Stephen Gaghan’s Dolittle begins with a just-shy-of-saccharine animated sequence that spins the tale of the eponymous character’s (Robert Downey Jr.) adventures with his wife, who one day dies at sea during a solo voyage. It’s something of a more condensed, less moving version of the prologue to Pixar’s Up, underscoring our protagonist’s upcoming fantastical journey on behalf of Queen Victoria (Jessie Buckley) with a tinge of melancholy.
As soon as the film shifts to live action, we immediately sense the loss felt by Dolittle in the overgrown vines and shrubbery that surround the famed doctor and veterinarian’s estate, as well as in his unkempt appearance. But any hopes that the film might follow through on its promise to explore Dolittle’s emotional turmoil are quickly dashed once he begins interacting with the animal friends who keep him company. Their banter is ceaseless and mostly ranges from corny and tiresome to downright baffling, as evidenced by a pun referencing Chris Tucker in Rush Hour that may leave you wondering who the target is for half of the film’s jokes.
The tenderness of Dolittle’s prologue does resurface sporadically across the film, most memorably in a late scene where the good doctor shares the pain of losing a spouse with a fierce dragon that’s also enduring a similar grief. But just as the film seems primed to say something profound about the nature of loss, Dolittle shoves his hand into the dragon’s backside—with her permission of course—in order to extract a bagpipe and an array of armor, leading the fiery beast to unleash a long, loud fart right into the doctor’s face.
That moment is crass, juvenile, and, above all, cheap in its cynical undercutting of one of Dolittle’s rare moments of vulnerability. But it serves as a ripe metaphor for the filmmakers’ incessant need to respond to a show of earnestness with a dollop of inanity, as if believing that their young audience can’t handle anything remotely sincere without a chaser of flatulence.
But worse than the film’s failure to truly probe Dolittle’s emotional landscape is how it surrounds him with a series of uncompelling character types. While the film seems to mostly unfold through the eyes of young Tommy Stubbins (Harry Collett), who becomes Dolittle’s apprentice after witnessing the doctor communicate with animals, he serves little purpose aside from drawing the man out of his shell. And Dolittle’s arch-enemy, Dr. Blair Müdfly (Michael Sheen, chomping on every bit of scenery within reach), has little motivation to justify his ceaseless quest to stop his rival from attaining an elixir that will save Queen Victoria’s life.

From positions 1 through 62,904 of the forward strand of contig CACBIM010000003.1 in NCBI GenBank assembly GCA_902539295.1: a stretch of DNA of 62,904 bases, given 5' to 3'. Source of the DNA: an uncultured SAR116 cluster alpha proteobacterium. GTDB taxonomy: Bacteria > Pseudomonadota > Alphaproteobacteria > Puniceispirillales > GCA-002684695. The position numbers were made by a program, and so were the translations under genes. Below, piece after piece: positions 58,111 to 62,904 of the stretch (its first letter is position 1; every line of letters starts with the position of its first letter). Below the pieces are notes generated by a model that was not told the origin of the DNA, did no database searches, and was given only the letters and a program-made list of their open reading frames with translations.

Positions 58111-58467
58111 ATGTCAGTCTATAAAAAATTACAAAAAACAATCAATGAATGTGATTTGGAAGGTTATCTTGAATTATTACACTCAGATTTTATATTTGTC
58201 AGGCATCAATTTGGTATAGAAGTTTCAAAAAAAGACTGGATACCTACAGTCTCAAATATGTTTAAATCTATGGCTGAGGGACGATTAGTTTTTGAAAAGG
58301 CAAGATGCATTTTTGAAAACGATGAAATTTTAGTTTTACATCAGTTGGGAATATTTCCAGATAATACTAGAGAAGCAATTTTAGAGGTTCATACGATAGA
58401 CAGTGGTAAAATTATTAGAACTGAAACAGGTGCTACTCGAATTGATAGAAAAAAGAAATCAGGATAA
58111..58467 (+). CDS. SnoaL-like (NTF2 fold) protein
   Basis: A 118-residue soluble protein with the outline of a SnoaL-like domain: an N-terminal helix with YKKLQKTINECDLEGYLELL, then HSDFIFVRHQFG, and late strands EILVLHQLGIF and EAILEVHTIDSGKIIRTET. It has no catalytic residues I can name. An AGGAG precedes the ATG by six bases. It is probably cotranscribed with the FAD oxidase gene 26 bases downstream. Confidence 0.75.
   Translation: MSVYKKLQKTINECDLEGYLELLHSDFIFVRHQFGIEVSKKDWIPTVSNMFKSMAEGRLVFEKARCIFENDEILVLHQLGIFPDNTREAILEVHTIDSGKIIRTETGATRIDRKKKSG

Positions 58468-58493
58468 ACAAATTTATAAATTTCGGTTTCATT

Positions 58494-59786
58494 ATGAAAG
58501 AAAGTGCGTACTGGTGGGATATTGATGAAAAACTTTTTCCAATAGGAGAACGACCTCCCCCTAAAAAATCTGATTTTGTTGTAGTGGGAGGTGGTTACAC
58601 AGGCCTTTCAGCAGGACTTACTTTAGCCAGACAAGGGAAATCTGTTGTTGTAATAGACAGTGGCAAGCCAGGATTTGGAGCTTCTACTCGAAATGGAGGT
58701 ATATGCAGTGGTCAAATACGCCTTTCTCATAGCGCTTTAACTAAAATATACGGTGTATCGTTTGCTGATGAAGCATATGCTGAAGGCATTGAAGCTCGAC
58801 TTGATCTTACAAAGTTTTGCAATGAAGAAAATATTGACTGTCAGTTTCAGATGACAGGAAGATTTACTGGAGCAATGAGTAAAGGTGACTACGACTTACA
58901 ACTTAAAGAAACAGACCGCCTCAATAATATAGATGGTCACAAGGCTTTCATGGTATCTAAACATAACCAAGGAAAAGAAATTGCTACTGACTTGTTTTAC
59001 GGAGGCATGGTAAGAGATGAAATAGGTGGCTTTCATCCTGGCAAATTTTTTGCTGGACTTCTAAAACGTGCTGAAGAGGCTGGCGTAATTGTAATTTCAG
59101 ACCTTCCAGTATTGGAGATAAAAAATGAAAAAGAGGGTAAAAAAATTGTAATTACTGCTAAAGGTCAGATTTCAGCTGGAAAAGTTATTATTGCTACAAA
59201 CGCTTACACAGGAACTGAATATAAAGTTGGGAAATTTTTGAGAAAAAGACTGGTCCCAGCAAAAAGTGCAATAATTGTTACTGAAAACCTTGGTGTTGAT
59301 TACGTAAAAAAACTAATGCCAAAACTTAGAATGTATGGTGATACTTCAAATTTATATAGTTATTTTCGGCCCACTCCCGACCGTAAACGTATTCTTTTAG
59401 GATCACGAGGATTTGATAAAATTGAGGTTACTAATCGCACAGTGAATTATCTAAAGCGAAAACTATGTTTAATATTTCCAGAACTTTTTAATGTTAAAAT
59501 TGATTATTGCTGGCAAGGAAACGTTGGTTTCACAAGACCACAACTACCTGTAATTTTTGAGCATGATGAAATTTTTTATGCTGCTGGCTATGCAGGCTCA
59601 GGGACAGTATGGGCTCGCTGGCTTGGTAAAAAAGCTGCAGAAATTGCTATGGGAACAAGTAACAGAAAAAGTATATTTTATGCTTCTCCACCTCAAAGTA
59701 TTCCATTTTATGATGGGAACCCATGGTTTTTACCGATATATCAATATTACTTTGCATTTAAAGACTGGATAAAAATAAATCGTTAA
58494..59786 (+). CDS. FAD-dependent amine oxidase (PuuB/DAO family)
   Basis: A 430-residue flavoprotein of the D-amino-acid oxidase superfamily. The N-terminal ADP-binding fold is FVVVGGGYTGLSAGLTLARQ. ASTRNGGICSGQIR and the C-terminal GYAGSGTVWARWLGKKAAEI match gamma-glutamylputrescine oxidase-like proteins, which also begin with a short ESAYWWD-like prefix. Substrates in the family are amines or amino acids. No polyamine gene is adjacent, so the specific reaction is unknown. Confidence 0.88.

Despite repeatedly paying lip service to notions of grief and opening oneself up to the world, Dolittle ultimately plays like little more than an extended showpiece for its special effects. But even the CGI on display here is patchy at best, with the countless animals that parade through the film’s frames taking on a creepy quality as their photorealistic appearance often awkwardly clashes with their cartoonish behavior. The film’s notoriously troubled production, which went so off the rails that Teenage Mutant Ninja Turtles director Jonathan Liebesman was brought on board for reshoots, is evident in its clumsy staging and lifeless interplay between humans and animals, but it’s the film’s inability to completely develop any of its characters that reduces it to all pomp and no circumstance. Like the CGI animals that inhabit much of the film, Dolittle is flashy and colorful on the outside but dead behind the eyes.